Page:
Le samouraï at UW Cinematheque. Doors at 6:30 p.m., screening at 7 p.m. Free.
An excerpt from Lewis Peterson’s feature on the thrilling Alain Delon: “Le Samouraï is Delon stripped down to the bare essentials. He plays hitman Jef Costello, a loner who starts his day by smoking on a bed that doesn’t even have bed sheets, awaiting his next assignment. The style of the film mirrors Jef’s own temperaments: there’s no classic noir voiceover, no indication of his inner life, a minimalist jazzy score by François de Roubaix, and a muted color palette of mostly cool blue and beige. Jef’s armor is anonymity, adorned with a gray fedora and trench coat that could be worn by anyone. All the principal characters remain totally calm while trying to destroy the others or avoid the fate that seems to be bearing down on them. Delon’s tough-guy stoicism influentially reverberates through many of the crime dramas that followed, most obviously in Jim Jarmusch’s Ghost Dog: The Way Of The Samurai (1999) and Nicolas Winding Refn’s Drive (2011).”
“Weird Al” Yankovic, Emo Philips at Overture Hall. 7 p.m. $42-$102.
The Straight Story (with guest, co-writer Mary Sweeney) at UW Cinematheque. Doors at 6:30 p.m., screening at 7 p.m. Free.
An excerpt from Jason Fuhrman’s review: “The film was inspired by the epic real-life journey of Alvin Straight, an eccentric, strong-minded 73-year-old World War II veteran who drove a riding lawn mower 240 miles from Iowa to visit his ailing, estranged brother in Wisconsin. With its surprisingly simple narrative structure, naturalistic depiction of the rural Midwest, minimalist style, and lack of sex and violence, The Straight Story remains David Lynch’s most unusual picture. While Wild At Heart takes viewers on a garish, violent, frenzied fairy-tale joyride into America’s heart of darkness, The Straight Story quietly reflects the contemplative rhythms of Straight’s trip through the pastoral Midwestern landscape. As he dilgently plods along at a maximum speed of five miles per hour, Lynch’s film unfolds in a series of elegant, sweeping, painterly compositions that often evoke the stark realism of Edward Hopper. But like Sailor Ripley’s treasured snakeskin jacket in Wild At Heart, Straight’s unorthodox mode of transportation represents a potent symbol of his individuality and his belief in personal freedom.”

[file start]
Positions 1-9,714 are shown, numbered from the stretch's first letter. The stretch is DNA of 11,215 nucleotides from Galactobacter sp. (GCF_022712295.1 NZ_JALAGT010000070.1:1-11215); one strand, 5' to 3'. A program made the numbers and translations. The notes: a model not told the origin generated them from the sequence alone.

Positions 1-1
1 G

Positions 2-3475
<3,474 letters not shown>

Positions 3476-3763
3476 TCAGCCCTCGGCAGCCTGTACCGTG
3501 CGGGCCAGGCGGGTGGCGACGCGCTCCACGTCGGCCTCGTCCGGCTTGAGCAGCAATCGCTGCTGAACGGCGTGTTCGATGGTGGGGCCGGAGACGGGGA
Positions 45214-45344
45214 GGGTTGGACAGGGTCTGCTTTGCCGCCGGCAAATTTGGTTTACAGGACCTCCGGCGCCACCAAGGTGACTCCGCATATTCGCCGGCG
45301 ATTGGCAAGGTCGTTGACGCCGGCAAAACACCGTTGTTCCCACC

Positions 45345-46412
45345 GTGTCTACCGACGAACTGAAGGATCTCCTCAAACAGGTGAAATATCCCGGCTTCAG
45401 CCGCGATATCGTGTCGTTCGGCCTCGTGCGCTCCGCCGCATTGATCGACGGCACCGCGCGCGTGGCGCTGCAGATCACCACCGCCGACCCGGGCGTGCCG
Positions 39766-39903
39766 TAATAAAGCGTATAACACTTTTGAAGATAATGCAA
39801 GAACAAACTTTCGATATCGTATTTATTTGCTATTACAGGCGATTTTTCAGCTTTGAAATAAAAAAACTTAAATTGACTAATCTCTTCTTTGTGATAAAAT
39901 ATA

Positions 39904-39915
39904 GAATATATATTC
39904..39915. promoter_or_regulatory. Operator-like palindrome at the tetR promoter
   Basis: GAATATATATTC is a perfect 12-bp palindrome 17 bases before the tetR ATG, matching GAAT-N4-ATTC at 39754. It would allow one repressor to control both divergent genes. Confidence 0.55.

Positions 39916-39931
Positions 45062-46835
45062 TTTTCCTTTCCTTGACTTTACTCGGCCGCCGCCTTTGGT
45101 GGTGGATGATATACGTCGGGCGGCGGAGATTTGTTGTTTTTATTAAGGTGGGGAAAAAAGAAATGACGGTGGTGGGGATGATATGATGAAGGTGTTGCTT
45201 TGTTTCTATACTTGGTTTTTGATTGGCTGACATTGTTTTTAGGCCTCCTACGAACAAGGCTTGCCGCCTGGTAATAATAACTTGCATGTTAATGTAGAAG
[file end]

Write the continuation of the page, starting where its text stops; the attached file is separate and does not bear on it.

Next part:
Gladys Knight, After 7 at Overture Hall. 6:30 p.m. $45-$510.
JULY 16 THROUGH 17
Communication 4th Anniversary Celebration at Communication. Multiple event times, separately ticketed; see links below for more information.
The all-ages venue and arts space Communication opened in spring 2018 on Milwaukee Street, and later that year became Tone Madison‘s partner organization. It’s about the best alliance we could ask for between a venue and an independent publication—both of our organizations do their own thing and make their own decisions, but share some space and mutual support. To kick off Communication’s fourth anniversary weekend, we’re holding a Saturday, July 16 tie-dye workshop with artist Emily Popp. It’s a joint fundraiser for both organizations. We recommend registering in advance. You can bring your own shirt, or reserve a new Communication shirt or a fresh reprint of Tone Madison‘s infamous Cursed Soggy Shirt. Saturday will also feature a celebration for two of the local artists represented in Communication’s retail shop: Jewelry creator Lisa Lauren aka Kettle Black Silver, and Ethan Jackson (known for making music under the name Mr. Jackson), who will be showing off his Dripsphere fashion brand. Festivities continue on Sunday with a record sale, featuring multiple vendors spread out across Communication’s parking lot and live room. —Scott Gordon